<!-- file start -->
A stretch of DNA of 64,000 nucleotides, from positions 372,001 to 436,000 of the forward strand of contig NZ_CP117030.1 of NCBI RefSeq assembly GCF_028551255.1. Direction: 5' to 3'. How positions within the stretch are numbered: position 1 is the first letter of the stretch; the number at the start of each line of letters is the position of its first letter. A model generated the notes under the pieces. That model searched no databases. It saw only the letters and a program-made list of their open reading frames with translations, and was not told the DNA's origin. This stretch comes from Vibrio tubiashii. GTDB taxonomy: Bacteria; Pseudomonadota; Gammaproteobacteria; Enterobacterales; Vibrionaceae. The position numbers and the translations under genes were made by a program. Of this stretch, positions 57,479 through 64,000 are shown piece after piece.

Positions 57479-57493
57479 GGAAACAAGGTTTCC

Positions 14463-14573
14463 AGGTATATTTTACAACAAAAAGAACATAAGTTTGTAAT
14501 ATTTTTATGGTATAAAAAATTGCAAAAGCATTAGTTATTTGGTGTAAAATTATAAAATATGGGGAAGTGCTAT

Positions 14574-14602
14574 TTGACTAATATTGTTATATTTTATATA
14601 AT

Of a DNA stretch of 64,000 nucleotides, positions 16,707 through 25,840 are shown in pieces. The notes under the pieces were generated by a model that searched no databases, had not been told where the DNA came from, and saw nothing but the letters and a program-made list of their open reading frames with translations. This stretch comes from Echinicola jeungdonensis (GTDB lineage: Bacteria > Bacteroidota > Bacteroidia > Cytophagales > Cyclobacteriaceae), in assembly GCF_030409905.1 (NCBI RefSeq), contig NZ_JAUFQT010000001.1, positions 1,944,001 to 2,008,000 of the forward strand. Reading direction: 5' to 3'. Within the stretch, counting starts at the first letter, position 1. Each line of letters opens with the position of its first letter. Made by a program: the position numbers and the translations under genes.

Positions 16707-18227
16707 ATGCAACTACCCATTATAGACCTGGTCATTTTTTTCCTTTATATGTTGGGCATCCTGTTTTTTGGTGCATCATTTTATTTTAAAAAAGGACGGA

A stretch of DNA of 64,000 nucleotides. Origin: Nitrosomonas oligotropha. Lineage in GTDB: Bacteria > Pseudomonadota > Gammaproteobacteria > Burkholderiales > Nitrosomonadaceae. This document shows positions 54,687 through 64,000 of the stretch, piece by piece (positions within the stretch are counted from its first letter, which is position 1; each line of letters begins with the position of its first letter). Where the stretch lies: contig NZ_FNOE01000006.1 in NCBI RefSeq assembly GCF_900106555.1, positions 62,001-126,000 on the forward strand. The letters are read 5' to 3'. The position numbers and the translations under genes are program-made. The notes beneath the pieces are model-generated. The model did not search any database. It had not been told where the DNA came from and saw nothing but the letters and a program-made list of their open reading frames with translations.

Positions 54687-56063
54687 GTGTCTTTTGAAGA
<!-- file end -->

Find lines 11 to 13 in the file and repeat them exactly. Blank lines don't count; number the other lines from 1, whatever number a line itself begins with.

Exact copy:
Positions 16707-18227
16707 ATGCAACTACCCATTATAGACCTGGTCATTTTTTTCCTTTATATGTTGGGCATCCTGTTTTTTGGTGCATCATTTTATTTTAAAAAAGGACGGA

A stretch of DNA of 64,000 nucleotides. Origin: Nitrosomonas oligotropha. Lineage in GTDB: Bacteria > Pseudomonadota > Gammaproteobacteria > Burkholderiales > Nitrosomonadaceae. This document shows positions 54,687 through 64,000 of the stretch, piece by piece (positions within the stretch are counted from its first letter, which is position 1; each line of letters begins with the position of its first letter). Where the stretch lies: contig NZ_FNOE01000006.1 in NCBI RefSeq assembly GCF_900106555.1, positions 62,001-126,000 on the forward strand. The letters are read 5' to 3'. The position numbers and the translations under genes are program-made. The notes beneath the pieces are model-generated. The model did not search any database. It had not been told where the DNA came from and saw nothing but the letters and a program-made list of their open reading frames with translations.